NOW - here is what I wish, and I would like your opinion or advise on this: can the hospital have a video relay phone where they could reach a certified interpreter when they needed one? I know that this is not a replacement for a live interpreter in the room. But I keep thinking what happens when someone is just traveling through our town and has a car accident. What would happen to that Deaf person - none of their family is here. There has to be a solution. I was happy to help my friend. I realize there was a HUGE risk involved with me interpreting, but I really did not see another way. They could have written notes back and forth, but that just seemed wrong too. Her sister wanted me to interpret and I feel like I did a great job. It was scary but also a great learning experience. Makes me want to get my certification and volunteer at the hospital. I heard that they reason that no interperters ever came is because several were never paid by that hospital. I am writing a letter to patient relations of the church and I am also going to make a flyer for the hosptial on how to better work with Deaf or hard of hearing patients.

My friend is doing great and is staying with her sister for the time being and my family is very happy that I am home. Please do not "bash" me for my decision. I felt and still feel like I did the right thing. I would like solutions however for future hearing impaired patients.


Deaf Pixie said...


I know How much so frustrated with Doctor and nurse knew nothing about how to reach ASL agencies.

Late 1987 I end up appedectomy surgery and tried to get ASL interpreter for 2 days and End up to get ER surgery for struggle to get interpreter Agencies. After surgery I was out of recovery. I asked my sister to get water. I cough.. she wont able to help me because of no interpreter. I was kind of drownesy by medicine.

I know it is hard for everyone deaf frustrated with hosptial. I am now file complaint against Hospital. Your friend should suing Hospital and Where you lives location?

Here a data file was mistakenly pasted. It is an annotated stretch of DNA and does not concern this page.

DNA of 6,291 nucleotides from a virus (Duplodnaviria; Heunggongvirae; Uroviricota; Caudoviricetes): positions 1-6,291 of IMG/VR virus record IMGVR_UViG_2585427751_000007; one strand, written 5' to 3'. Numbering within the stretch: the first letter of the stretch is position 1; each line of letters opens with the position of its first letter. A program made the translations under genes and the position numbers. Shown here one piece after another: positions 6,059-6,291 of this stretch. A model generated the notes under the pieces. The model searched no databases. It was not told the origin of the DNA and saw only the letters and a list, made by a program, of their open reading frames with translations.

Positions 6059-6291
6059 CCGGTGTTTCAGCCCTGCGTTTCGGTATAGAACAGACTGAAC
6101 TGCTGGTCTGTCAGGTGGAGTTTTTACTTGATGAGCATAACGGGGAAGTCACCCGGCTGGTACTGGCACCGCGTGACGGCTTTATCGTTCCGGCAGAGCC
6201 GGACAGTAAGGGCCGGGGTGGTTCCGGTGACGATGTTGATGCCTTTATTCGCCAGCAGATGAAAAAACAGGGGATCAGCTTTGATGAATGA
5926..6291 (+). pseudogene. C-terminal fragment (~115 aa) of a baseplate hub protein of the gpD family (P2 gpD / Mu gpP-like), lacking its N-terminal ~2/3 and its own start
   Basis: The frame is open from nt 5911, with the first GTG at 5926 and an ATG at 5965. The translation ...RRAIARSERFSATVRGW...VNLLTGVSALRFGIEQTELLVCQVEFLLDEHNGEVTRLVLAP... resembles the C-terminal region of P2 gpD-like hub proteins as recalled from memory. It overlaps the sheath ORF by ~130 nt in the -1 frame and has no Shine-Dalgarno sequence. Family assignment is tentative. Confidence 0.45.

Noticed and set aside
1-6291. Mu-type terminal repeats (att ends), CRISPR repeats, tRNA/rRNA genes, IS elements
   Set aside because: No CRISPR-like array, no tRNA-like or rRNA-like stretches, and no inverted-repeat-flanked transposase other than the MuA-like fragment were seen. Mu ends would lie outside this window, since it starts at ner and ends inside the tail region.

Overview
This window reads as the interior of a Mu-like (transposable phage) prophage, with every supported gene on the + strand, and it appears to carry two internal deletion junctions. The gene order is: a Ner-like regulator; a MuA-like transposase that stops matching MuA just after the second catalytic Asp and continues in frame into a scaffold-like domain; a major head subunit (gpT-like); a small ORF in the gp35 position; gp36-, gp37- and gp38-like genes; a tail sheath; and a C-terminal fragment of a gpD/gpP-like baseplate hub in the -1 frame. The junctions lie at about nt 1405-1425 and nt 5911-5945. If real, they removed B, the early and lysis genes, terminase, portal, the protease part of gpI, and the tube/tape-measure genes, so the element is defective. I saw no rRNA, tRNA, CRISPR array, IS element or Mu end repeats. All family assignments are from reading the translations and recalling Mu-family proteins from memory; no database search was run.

I am correct your spelling of Gallbladder.. Smile. It is not correct earlier you wrote one of most difficult spelling for medical Vocubarly. :) Don"t feel gulity for not right spelling gallbladder. Wink

Deaf Pixie said...

One things I forgot to say something..

Getting ASL intepreter business card and put it in your purse and remind to save your life.
OR, I always save ASL interpreger's business address and phone number of list in the kitchen. Make a copy it for the future in your purse. I always gave doctor office each I visit. they dont know where they could find ASL interpreter or Go looking at Translate in yellow page. It often dont put their 24 hours phone number. it is very negative issues.

I always put in my cell phone ASL Agencies in cell phone. Much easier.

You should try to tell your friend about put address their ASL interpreter. Often Hosptial doesnt want to pay for interpreter. it is too expensive. They refused to call ASL interpreter, Instead they can call forgein language Agencies so they can itnerpreter. Most of intrepreter are not certificate. I warning you about serious medical which interpreter doesn't qualifited interpreter!

That's scary issues about my bad expereniced.

Anonymous said...

I understand you felt the need to be there while they were looking for interpreter. What the hospital did was wrong, they violated the ADA. Here's what you need to do, go to the Department of Justice page online...and locate ADA and there is a form you can fill out online and submit. Let them investigate this and they will make sure the hospital does what they're supposed to to.

This is not a lawsuit (I do not think), but more of DOJ following up. You can, however, contact a lawyer to file a lawsuit to make sure the next deaf person does not have to go through what your friend did. I personally don't like suing everyone that messes up, but, even so, sometimes doing it and not getting any gain from it helps in the long run for all the future deaf/hoh patients that goes into that hospital. Do you want deaf/hoh people to go through what your friend had to go through?

Normally, I'd be ok with no interpreter in a regular doctor's office visit. But, when we're talking about someone cutting you open! Geesh! You'd need to know everything before you sign that paper to have a surgeon cut you open.


Robert Alfred Hawkins said...

You faced a common dilemma but as was the case in many cases you handled with poise so extraordinary.

I have no clear answer for this. Regardless, you did your very best and that's what matters. This doesn't absolve the provider of their obligations.

Can't please everyone. The ADA was designed with no clear predictive. Not as simple as it appears as numbers of interpreters are in so severe shortage thanks to several trends going on lately.

Keep your head up and stay strong.

MB said...

I would definitely send them an invoice for every second you were there. They may not pay it, but it will send a message that they need to get their act together.

You might also want to provide them with this handy article so they see what a legal liability they are risking (not to mention possibly losing their accreditation).

Mother of Bilingual Deaf and Hearing Children said...